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Meet the Dividend King That's Increased Its Payout for 61 Years Straight

By Courtney Carlsen - Apr 17, 2021 at 11:14AM

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Cincinnati Financial's capital management has allowed it to increase its dividend again despite a tough environment for property and casualty insurers.

Dividend stocks are an excellent source of income, especially for retirees. In their search for dividends, investors want to look for companies with a stable source of income and a history of consistent payouts. If you can find a business that consistently raises its dividend year after year, that's even better.

Cincinnati Financial (CINF 1.16%) is a property and casualty insurer that has weathered a variety of market conditions in its history. What makes Cincinnati Financial special is the fact that it has increased its dividend payout for 61 years straight. That's right -- for over half a century, Cincinnati Financial has consistently increased its dividend payout, something only a handful of companies can brag about.

Its track record of dividend payouts is so strong that it's not just a Dividend Aristocrat, a name for S&P 500 stocks that have increased dividends 25 years in a row. Instead, the company finds itself in a more exclusive club of Dividend Kings, S&P 500 companies that have increased their dividends for 50 years straight. Just 27 companies in the entire universe of stocks can tout such an impressive track record, and only eight of them have increased dividends more consecutive years than Cincinnati Financial.

Man holding a stack of cash.

Image source: Getty Images.

What it does

Cincinnati Financial is a property and casualty insurer headquartered in Ohio. The company generates income from underwriting insurance and reinsurance policies, and then uses any excess proceeds to invest in stocks and bonds. The company works with independent insurance agents to market and sell its policies, partnering with over 1,848 agencies that sell on its behalf. The company does business in 45 states and earns 14.8% of its premiums from sales in Ohio, followed up by Illinois, Georgia, and North Carolina, making up another 5% each.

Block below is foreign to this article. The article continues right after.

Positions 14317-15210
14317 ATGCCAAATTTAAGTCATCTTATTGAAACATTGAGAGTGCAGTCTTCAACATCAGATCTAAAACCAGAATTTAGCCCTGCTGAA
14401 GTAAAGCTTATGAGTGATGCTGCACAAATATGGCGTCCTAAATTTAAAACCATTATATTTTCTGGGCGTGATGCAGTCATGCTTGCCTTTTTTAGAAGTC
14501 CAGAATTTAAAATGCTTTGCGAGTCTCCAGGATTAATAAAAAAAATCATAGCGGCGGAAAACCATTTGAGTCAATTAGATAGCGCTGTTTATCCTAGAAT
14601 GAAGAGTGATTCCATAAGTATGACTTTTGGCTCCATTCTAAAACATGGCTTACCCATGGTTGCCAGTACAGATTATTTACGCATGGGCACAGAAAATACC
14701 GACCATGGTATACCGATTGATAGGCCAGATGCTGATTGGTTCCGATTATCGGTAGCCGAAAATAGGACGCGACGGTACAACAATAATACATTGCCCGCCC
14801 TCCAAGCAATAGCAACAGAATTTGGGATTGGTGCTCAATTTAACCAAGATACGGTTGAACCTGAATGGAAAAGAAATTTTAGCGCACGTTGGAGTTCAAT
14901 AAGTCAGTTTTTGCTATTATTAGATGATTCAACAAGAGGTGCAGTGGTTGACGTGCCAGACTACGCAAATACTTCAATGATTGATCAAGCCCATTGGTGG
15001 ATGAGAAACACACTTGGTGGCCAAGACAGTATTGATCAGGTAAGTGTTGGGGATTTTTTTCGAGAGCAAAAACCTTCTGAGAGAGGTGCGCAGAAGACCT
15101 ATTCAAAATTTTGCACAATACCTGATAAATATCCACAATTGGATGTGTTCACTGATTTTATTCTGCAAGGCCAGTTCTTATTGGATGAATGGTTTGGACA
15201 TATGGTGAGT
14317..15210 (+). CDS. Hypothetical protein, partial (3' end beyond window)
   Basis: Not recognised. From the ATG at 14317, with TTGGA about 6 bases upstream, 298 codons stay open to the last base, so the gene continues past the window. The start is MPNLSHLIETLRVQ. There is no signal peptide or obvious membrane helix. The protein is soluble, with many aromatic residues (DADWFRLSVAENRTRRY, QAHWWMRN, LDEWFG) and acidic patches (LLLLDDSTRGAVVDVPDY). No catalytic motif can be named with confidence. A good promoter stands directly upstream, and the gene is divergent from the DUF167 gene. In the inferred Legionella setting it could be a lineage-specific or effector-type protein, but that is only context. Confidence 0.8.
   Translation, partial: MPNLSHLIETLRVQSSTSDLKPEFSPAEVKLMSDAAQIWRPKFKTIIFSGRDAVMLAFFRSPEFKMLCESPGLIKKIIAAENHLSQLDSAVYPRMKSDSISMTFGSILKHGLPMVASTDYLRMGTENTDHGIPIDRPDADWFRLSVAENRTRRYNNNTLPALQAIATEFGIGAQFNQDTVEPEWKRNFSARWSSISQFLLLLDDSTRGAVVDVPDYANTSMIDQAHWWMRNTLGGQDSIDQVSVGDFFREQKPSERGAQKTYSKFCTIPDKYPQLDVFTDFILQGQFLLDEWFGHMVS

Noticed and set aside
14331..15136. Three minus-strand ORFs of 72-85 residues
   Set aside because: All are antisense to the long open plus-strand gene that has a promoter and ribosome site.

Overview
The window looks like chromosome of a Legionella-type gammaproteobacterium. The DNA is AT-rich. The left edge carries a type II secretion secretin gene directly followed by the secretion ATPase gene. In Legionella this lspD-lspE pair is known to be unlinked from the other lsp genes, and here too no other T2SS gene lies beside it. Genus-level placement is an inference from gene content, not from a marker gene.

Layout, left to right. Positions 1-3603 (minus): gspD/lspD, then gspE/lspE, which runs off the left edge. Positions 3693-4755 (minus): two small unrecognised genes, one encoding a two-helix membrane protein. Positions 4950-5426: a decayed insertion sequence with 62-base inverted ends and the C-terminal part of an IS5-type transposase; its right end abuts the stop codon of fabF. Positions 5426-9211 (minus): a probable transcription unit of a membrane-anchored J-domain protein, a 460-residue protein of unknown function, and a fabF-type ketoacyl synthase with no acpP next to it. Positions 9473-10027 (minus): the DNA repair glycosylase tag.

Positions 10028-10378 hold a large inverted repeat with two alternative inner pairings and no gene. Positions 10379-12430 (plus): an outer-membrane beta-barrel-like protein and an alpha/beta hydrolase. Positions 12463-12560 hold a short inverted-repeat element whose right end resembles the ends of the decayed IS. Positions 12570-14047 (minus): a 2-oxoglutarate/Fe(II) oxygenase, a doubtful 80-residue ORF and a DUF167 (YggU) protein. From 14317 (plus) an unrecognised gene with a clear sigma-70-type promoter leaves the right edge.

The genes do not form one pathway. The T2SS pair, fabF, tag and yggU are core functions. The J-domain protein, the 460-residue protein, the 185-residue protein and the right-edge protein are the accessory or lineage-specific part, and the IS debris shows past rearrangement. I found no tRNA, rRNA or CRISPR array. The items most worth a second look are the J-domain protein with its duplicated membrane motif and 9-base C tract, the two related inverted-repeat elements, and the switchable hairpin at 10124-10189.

A majority of Cincinnati Financial's premiums come from commercial lines of insurance, generating $3.5 billion in premiums and accounting for 57.1% of the company's total written premiums in 2020. Another $1.5 billion in premiums comes from personal lines of insurance, accounting for another 24.3% of its written premiums last year.

Effective capital management is key in the industry

Cincinnati Financial has done a stellar job of managing its capital, which allows it to grow premiums by underwriting more policies, invest in its employees and infrastructure, and put excess cash to work in the market to generate added investment income and gains. Thanks to disciplined underwriting and strong cash management, the insurer has managed to not only maintain but increase its dividend payout for 61 years consecutively.